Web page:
Left: The south door. The tympanum and the large decorated slabs are almost inserted into the Norman door way with its chevron decorated arch and door shafts. For all the world it looks like one doorway set inside another. Note the unusual upturn at each end of the hood mould. Right: The tympanum. Christ’s hight hand is raised in benediction. His left rests on the gospels - the same configuation as at Castor church. Just above the left angel can be seen the abbreviated monogram for Christ “IH”. Behind Christ’s halo is a serpent device - a Celtic pagan image that, again, appears to support Saxon origins.

The right hand shaft of the south door, showing (left) the outer face decoration and (right) the slightly more sheltered and therefore less weathered inner face.

The right hand door jamb with pictorial carvings and the door shaft with spiral decoration. The upper jamb decoration (centre) is a stag under a tree but the lower one, despite being reasonably discernible defies all my attempts to identify it. Is the lower figure a bird with wings pointing SW and NE with the head at the top worrying away at the upper figure?

Left: On the left door jamb, this is a carving of two figures - it may be Adam and Eve -  under a tree.Centre: On the left inside of the doorway now, this is the clearest of the carvings. It has been “cut off” on the right but is clearly two men wielding sticks. The British History website reports speculation that this may be a hunting scene inspired by St Tibba, who is believed to spent most of her c7 life at nearby Ryhall. If so, this may reinforce the suspicion that much of what we see here is Anglo-Saxon. Right: Despite my best efforts and using all manner of trickery in Photoshop, I still can’t make out what this carving is that underneath the one illustrated left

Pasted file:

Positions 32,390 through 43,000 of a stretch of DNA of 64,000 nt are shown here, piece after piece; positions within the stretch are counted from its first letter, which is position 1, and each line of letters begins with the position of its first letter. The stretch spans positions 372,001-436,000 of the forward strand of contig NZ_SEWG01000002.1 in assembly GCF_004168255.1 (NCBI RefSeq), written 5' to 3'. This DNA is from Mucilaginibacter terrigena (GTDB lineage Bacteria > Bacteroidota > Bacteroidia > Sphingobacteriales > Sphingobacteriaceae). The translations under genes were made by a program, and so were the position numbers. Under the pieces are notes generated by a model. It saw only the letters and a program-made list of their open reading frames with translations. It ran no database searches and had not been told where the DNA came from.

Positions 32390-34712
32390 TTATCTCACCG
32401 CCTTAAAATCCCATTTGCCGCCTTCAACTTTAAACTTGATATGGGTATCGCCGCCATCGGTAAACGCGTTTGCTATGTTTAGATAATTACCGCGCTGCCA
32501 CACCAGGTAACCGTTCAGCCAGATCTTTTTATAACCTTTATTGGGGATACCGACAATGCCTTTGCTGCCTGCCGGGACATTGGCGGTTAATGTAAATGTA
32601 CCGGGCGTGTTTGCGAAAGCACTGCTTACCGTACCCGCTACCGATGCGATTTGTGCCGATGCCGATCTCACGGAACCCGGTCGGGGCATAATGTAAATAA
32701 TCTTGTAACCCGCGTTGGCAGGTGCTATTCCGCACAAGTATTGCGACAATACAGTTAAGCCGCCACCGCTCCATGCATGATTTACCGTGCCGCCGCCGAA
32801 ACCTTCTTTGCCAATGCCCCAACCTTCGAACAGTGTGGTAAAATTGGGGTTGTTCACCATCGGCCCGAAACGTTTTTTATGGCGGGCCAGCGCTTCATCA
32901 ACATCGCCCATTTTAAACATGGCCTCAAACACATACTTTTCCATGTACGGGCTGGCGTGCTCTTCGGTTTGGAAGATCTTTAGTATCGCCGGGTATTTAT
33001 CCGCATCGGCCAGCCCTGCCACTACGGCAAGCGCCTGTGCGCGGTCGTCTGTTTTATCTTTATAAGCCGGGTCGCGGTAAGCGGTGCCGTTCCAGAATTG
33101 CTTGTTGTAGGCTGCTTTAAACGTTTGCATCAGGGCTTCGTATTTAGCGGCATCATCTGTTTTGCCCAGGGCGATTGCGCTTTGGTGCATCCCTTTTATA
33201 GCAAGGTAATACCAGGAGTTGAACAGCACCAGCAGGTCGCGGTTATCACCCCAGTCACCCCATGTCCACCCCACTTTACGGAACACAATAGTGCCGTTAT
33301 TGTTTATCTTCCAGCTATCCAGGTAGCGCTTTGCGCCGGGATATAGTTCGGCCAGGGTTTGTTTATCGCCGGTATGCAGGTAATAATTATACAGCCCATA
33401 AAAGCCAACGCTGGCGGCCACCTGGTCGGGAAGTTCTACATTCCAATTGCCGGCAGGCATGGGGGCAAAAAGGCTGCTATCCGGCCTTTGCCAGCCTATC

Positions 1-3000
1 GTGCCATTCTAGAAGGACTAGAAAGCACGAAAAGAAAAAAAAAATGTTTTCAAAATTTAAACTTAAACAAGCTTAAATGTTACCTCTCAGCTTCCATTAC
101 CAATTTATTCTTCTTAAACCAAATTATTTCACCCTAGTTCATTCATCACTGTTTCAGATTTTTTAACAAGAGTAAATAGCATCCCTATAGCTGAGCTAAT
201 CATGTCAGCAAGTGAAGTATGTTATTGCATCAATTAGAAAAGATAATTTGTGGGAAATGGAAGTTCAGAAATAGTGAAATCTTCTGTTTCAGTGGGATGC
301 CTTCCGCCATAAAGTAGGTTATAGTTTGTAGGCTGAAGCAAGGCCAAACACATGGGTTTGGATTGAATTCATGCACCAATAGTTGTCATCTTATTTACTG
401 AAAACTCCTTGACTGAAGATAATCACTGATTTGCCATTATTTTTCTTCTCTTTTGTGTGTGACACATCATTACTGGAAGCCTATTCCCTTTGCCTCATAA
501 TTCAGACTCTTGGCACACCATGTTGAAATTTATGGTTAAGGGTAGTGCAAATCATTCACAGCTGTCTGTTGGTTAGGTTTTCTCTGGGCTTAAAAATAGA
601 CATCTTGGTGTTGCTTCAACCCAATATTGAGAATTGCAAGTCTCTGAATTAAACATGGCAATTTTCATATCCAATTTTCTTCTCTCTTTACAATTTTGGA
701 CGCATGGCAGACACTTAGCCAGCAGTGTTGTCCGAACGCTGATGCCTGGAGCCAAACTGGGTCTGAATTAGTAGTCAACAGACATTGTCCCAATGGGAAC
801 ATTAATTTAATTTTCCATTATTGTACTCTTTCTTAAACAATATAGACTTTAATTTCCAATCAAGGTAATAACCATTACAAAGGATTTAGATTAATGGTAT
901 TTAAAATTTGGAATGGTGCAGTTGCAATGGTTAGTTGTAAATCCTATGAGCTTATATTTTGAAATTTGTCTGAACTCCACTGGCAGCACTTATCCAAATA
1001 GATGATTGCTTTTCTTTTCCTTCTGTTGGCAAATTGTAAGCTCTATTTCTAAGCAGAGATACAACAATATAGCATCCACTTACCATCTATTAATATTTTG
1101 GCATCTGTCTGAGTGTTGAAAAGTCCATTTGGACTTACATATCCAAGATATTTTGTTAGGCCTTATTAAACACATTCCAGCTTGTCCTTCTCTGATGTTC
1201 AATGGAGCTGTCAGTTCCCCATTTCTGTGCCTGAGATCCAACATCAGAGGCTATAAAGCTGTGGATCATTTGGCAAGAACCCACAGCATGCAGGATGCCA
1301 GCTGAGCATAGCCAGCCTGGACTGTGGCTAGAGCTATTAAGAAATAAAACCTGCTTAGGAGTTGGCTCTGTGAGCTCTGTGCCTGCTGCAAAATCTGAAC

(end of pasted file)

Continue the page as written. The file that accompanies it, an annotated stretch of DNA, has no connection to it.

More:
Left: The plain but ancient lintelled north door with a crude pattern inscribed. This, again, is these days attributed to the Norman period. It is worth noting, however, that lintelled doors were more common in the late Anglo-Saxon period. Would such crude decoration have been carved by the Norman builders? Centre: The rebuilt west wall. Right: Bell-cotes tend to be rather plain - the poor relations of bell towers. Essendine’s, however, is more classy. It is c13 with nice little shafted jambs to the arches, complete with moulded capitals and bases.

                                             Footnote

On my website about nearby Ryhall (where I live!) I talk at some length about St Tibba who was a c7 resident of the village. St Tibba is the patron saint of falconry and some people believe that one of the door jamb carvings is of a hunting scene reflecting her legend. If this is so - and we can never prove it one way or the other - and if the doorway was cobbled together in whole or in part from somewhere else as many (myself included) believe, then I find myself wondering if that place was Ryhall itself? That surely was the most likely place for St Tibba-inspired decoration? Ryhall’s original church was built in 1108 and it was quickly rebuilt in the c13. It would have had a Norman doorway that has now gone. Did someone decide that recycling a relatively new doorway to Essendine only a mile away was a good idea, rather than destroying images of their cherished saint?